George Sinclair

Biography of George Sinclair

George Sinclair (died c 1696) was Professor of Mathematics at the University from 1691 until 1696 and gifted and lent money to the fund for the building of the Old College. The George Sinclair Chair in Mathematics was founded in 1984.

Sinclair may have been born in the Haddington area and was Professor of Philosophy at the University of St Andrews before moving to Glasgow in 1655. He resigned in 1667 when University professors were required to submit to the Episcopal form of church government. He became a mineral surveyor and engineer, and then a schoolteacher in Edinburgh where he was also employed to supervise a project to bring fresh drinking water into the city. He published several important books on mathematics and practical physics, but his best-known work was Satan's Invisible World Discovered (1685), which documented manifestations of supernatural forces and defended the popular belief in witchcraft.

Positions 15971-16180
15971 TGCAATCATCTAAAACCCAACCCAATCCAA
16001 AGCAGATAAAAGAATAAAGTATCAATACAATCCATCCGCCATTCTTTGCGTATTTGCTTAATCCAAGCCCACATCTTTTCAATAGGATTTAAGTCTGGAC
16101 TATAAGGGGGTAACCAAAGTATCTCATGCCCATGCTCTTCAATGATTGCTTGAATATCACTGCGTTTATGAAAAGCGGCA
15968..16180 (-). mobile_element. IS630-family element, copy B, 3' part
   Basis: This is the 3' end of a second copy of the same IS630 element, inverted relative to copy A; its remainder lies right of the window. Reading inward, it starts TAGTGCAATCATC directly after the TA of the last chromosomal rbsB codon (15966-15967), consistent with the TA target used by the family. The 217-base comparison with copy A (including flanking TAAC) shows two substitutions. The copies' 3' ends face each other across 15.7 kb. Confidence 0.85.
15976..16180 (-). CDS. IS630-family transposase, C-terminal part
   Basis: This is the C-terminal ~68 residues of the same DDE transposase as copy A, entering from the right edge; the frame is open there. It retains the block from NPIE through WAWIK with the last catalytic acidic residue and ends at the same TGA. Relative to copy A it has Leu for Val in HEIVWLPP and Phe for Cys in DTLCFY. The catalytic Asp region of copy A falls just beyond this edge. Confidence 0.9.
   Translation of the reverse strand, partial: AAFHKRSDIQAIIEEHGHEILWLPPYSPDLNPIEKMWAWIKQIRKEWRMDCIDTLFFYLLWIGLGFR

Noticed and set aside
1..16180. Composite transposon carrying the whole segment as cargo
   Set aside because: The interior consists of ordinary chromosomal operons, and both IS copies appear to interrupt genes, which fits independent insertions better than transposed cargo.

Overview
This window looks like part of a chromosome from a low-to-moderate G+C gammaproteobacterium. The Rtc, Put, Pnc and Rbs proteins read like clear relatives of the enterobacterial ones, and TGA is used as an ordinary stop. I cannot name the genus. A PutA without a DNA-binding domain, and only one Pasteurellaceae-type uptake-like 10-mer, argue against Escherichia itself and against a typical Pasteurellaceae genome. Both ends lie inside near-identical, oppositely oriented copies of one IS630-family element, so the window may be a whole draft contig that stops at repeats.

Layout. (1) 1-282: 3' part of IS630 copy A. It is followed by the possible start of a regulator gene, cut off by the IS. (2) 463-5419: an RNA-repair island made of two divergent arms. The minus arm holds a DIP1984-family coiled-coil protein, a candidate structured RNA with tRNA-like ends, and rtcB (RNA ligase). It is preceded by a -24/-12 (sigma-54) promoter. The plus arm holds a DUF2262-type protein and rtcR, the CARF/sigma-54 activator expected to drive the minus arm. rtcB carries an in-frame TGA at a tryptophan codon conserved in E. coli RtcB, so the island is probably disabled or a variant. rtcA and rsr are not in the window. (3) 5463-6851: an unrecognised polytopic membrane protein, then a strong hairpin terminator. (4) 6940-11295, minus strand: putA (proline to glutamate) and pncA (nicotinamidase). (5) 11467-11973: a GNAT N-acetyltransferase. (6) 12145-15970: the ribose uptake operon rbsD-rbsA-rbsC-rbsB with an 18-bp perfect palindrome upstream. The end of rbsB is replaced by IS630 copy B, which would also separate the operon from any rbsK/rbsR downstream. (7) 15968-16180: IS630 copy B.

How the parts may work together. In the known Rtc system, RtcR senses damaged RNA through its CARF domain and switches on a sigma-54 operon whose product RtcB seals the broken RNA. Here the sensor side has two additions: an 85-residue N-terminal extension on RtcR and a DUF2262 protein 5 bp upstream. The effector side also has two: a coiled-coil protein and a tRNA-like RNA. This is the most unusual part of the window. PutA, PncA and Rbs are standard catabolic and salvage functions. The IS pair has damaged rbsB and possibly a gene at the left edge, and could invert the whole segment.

In 1688, Sinclair returned to the University as a regent having declared his readiness to swear the oath of allegiance to King William III. He was Professor of Mathematics and Experimental Philosophy from 1691 until his death.

Summary

George Sinclair
Mathematician and Natural Philosopher

Died 1696.
University Link: Benefactor, Professor, Regent
Occupation categories: mathematicians; natural philosophers; physicists
Search for this person in the DNB
Record last updated: 17th Jul 2008

University Connections

University Roles

  • Benefactor
  • Professor
  • Regent

Academic Posts

Professorships:

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